Scenes from the Garland Community Garden: top left our pole beans from 2016; top right a sign made for us by our Garland Parks and Recreation Department; bottom left a sign showing all the butterflies of North Texas; bottom right our loofah tunnel in the early spring before the vines started crawling--we huge signs with pictures of the loofahs for a tour of 110 school children.

Loving Garland Green needs your help!

We have submitted a grant application in the 2017 Seeds® of Change Grant Program, and need you to vote for us on their website and help us win a $25,000 grant.

Seeds of Change®, a leading producer of sustainably grown organic seeds and nutritious organic foods, is a true seed-to-plate brand committed to helping people create healthier and greener communities. They deliver an annual Grant Program that benefits school and community gardening and farming programs in the United States, because they understand the value of food, farming, sustainability and nutrition education. Through the donation of a percent of net sales, this year, Seeds of Change® is awarding $310,000 in total grants to 24 garden projects around the country.

Please visit the Seeds of Change® Grant Program website at to help increase our chances of receiving grant funds to support our gardening initiatives. You can vote once per day from March 30 to April 19. Once voting closes, the 50 organizations with the most votes will move on to the final judging phase and 24 recipients will be announced around May 8.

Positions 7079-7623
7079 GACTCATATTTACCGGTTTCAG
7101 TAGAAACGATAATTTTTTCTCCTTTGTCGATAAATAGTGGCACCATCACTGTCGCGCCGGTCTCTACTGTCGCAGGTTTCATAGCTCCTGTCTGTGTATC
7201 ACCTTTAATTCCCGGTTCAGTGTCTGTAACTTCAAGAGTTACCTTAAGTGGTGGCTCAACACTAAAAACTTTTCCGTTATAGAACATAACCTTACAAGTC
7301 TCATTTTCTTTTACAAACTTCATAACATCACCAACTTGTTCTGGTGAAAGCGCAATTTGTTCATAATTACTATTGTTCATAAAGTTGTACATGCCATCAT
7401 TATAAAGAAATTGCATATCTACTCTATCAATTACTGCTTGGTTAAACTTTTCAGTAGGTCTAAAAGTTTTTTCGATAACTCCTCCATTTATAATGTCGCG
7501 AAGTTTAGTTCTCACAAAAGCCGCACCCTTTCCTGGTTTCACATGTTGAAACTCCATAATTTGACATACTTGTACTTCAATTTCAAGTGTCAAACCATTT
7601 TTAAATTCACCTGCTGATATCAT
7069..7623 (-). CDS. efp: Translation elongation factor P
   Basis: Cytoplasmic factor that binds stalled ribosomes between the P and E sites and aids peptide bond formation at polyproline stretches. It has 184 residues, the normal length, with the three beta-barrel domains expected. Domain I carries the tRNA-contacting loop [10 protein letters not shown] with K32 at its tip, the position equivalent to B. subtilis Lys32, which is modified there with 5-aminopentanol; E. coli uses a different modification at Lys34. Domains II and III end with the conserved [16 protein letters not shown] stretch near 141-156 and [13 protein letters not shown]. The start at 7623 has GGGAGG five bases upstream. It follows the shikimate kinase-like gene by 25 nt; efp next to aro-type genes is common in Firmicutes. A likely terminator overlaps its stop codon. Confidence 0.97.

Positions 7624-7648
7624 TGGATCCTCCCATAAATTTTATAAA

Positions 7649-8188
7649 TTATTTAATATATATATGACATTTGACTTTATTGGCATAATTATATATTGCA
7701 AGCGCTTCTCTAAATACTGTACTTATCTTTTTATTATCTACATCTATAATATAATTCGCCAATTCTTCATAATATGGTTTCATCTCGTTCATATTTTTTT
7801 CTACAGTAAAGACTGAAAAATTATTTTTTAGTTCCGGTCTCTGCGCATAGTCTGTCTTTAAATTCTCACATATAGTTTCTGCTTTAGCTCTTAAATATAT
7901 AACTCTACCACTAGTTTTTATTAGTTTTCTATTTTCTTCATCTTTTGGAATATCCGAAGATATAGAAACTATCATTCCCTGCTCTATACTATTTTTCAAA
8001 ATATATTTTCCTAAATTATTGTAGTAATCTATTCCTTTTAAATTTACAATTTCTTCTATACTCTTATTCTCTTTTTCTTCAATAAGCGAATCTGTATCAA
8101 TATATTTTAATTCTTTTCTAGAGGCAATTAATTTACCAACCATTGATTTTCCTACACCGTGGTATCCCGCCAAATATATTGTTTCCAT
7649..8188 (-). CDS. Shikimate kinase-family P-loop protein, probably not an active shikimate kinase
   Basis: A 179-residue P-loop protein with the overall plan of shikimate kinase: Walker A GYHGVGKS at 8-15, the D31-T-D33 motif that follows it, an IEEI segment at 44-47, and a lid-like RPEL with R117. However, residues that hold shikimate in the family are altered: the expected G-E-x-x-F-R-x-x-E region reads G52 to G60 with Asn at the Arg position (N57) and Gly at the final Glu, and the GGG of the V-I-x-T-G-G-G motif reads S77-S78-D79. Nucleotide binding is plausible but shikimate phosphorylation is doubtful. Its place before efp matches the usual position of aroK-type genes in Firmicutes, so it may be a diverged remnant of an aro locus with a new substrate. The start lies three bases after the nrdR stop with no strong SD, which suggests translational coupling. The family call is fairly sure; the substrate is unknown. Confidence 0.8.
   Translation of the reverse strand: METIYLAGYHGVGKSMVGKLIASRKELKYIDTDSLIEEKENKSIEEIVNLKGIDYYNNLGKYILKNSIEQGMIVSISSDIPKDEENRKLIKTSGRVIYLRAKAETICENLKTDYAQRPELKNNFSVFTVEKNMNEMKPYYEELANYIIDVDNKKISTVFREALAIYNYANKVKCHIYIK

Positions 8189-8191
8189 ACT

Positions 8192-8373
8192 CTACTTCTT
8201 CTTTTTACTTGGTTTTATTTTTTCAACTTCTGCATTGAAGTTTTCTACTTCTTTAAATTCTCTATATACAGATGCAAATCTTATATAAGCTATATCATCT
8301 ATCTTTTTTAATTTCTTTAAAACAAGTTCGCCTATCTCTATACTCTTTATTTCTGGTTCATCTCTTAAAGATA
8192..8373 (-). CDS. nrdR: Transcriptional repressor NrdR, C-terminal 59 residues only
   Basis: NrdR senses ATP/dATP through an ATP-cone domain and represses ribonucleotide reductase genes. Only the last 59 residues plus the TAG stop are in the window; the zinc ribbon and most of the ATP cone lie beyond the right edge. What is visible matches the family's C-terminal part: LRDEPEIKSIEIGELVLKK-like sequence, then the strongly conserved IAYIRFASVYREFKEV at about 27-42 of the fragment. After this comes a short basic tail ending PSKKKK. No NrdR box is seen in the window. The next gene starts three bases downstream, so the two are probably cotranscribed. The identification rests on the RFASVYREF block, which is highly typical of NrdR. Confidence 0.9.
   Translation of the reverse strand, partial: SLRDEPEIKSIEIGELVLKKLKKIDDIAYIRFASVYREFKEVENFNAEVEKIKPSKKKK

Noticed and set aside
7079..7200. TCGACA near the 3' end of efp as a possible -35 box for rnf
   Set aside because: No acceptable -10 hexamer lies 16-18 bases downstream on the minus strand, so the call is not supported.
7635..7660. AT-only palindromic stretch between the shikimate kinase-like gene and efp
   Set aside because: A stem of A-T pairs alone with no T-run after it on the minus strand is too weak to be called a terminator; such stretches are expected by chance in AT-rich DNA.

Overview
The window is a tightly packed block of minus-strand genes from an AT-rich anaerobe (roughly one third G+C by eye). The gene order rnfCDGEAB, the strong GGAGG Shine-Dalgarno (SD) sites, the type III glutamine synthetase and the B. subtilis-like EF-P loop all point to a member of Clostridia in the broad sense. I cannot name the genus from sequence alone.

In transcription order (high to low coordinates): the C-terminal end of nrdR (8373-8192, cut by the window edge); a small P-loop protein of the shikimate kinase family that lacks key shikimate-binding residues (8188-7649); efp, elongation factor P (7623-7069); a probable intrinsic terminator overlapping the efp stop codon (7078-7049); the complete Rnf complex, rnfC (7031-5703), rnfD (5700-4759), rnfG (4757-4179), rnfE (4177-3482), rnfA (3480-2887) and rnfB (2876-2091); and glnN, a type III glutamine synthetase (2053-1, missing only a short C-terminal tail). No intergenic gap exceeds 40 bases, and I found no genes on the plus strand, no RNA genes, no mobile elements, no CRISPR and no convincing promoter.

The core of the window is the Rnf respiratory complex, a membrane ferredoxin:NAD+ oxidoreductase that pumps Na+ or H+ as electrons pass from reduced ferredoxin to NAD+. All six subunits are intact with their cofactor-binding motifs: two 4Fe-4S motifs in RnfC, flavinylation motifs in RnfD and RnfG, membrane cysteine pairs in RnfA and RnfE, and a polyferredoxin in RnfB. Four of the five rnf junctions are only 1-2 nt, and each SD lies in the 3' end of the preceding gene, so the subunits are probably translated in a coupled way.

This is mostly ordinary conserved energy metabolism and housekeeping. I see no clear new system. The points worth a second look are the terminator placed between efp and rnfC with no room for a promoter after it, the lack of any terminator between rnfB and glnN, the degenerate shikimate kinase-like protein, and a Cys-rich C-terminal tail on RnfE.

For more information about Seeds of Change® or the Seeds of Change® Grant Program, please visit You can also share photos of your time in our garden on Facebook and Twitter using #SeedsofChangeGrant.


It takes a united community to win this grant!

We have passed the first hurdle by being accepted into the gallery of applicants. Whether or not we make it over the second hurdle depends on how supportive our DFW community is.  The third and final hurdle will begin on April 24.  A panel of judges made of of Seeds of Change farmers and brand leaders and strategic partners who will evaluate the fifty applications that received the most votes to select the 24  organizations to receive the grant awards. Applicants will be judged on food education, community impact, need based, and leadership and inspiration.


1.  ENTER:

2. Select VOTE

3. Select that you are not a robot and verify.

4. Select SUBMIT.  

Please do this once a day until April 19.  Thank you.


Voting once a day for the Garland Community Garden from March 30 to April 19 will benefit all those living in the DFW area.  Our garden is open to the public.  We share information and hold events that are open to all visitors in the DFW area.


1.  How would you use this grant to help your community?